In the end, there exists a distinct difference between a mom advocating on behalf of finding out why her children are chronically sick, and seeking to establish as sponsor, plurality under Ockham’s Razor – and an unqualified mom who pretends to represent broad sets of scientific knowledge, final conclusions and attempts to squelch and bully the voices of those who have been, by a sufficient threshold of Ockham’s Razor evidence, arguably harmed. Science communication habitually evades ‘facts’ and ‘evidence’ in favor of social psychological manipulation specifically because of an inability on the part of the participants therein, to recognize what indeed is fact and evidence to begin with.
If, in similar shortfall to Kevin Folta, you cannot understand the difference between a sponsor seeking necessity research based upon direct observation science, and a pretender enforcing ‘correct’ ‘settled’ science through journalism, who is not even qualified to make such a determination – then you don’t understand the first thing about ethics, morality, logic, argument, skepticism and most especially the scientific method or science. You are ignorantly celebrating and enabling a cabal of writing, speaking malevolent idiots.
These people are not journalists, they are hired guns of propaganda. They are stupid, insensitive bullies, except where their progressive agenda tells them to feign compassion. Their inability to spot their role inside the game being played, constitutes a key feature of what Nassim Taleb calls the Intellectual Yet Idiot class of science communicator. They have not been educated, they have been trained to do a job and perform a crony role. Which introduces the issue, of what needs to change inside this training pipeline, in order to correct this enormous pathway of social damage.
What We Need and Deserve
These are abysmally poor, unqualified and telltale propaganda-laden and indoctrinated biographies. Common themes promoted by these authors include: identifying the bad guys first, identifying ‘pseudoscience’ immediately, identifying the ‘anti-GMO-science-technology’ among us, associative condemnation and strawman as ‘tin-foil hat’ types, plagiarizing pre-written propaganda, targeting working Americans, misandry and class hatred, liberal socialist politics and hatred of working moms & the middle class. Often crafting articles which leverage all this condemnation through employment of explanitude based disciplines such as psychology, in pretense of being and doing science (there is a notorious #1 ranked social skeptic who is both a psychology Ph.D. and science communicating journalist, examine the chart to the right and take a hint here).³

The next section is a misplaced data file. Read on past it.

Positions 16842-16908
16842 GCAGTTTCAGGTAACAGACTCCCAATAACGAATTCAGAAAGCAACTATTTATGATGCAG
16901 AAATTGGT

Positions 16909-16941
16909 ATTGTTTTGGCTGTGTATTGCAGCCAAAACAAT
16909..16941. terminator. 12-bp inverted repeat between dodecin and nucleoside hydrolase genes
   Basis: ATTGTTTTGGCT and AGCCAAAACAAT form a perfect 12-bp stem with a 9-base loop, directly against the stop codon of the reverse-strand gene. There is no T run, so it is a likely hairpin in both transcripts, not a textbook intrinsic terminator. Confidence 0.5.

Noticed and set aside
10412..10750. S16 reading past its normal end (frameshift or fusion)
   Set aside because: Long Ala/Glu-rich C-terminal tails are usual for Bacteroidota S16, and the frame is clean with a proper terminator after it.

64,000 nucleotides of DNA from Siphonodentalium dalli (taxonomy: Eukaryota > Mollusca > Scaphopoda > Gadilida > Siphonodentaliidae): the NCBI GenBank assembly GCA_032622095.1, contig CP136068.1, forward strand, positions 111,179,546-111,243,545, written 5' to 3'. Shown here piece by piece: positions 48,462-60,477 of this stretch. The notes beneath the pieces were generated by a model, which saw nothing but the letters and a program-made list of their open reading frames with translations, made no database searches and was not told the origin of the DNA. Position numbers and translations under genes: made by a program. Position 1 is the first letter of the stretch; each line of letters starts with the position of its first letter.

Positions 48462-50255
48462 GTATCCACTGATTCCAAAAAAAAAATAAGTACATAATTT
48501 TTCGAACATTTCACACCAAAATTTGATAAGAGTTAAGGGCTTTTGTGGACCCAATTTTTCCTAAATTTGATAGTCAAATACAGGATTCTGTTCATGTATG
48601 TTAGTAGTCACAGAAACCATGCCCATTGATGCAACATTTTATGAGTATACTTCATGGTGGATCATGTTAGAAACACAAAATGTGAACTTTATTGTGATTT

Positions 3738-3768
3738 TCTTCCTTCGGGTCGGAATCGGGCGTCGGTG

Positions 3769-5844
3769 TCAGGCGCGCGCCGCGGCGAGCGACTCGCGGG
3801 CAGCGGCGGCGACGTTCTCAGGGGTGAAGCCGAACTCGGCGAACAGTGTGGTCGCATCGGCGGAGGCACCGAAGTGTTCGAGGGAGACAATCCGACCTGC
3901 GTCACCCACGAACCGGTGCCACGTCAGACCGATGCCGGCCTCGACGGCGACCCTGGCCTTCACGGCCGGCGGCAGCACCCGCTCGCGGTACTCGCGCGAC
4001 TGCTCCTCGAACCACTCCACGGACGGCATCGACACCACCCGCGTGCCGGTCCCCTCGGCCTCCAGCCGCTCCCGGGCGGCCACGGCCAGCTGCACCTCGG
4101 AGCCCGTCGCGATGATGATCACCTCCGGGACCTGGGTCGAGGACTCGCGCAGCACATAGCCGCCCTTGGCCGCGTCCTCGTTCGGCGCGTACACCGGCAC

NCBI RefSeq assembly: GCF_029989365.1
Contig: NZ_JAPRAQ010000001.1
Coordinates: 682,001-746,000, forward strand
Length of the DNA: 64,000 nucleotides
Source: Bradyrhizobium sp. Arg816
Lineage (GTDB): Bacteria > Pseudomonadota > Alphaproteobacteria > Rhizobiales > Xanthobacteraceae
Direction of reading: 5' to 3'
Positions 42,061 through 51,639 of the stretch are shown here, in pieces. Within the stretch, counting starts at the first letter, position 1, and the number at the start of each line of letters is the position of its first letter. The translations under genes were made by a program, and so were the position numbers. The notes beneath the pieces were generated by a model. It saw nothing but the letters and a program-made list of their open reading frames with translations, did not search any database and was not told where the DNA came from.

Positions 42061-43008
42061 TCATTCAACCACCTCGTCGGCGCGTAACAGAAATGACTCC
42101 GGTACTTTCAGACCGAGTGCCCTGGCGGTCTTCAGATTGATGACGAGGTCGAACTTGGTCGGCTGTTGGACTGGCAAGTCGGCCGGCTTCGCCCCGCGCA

These are not the sharpest tools in the drawer. What is being exploited is the relative lack of aptitude (see SAT by Selected Major chart to the right) and experience on the part of these celebrities; a gap of competence which affords crony entities the ability to craft, pass without scientist or peer input, and promulgate straight to truth, specific unchallenged agendas. The individuals sacrifice their integrity by taking celebrity and book deals as payment for their unethical service role. They become giddy as to how many people they can impart harm, and yet at the same time deceive as many people as possible into thinking that they represent science. It is the joy of magicianship and sleight-of-hand for the intelligent ones, and the heady rush of sudden fame for the not-so-bright ones. All payment for surrendering the will and the critical mind, and regurgitating the correct things which they are handed.
We deserve better than this. Our journalism schools are key in this formula of weakness.
In particular, our journalism schools (to be fair, some of these science communicators above did not even attend journalism school) should prepare to deliver: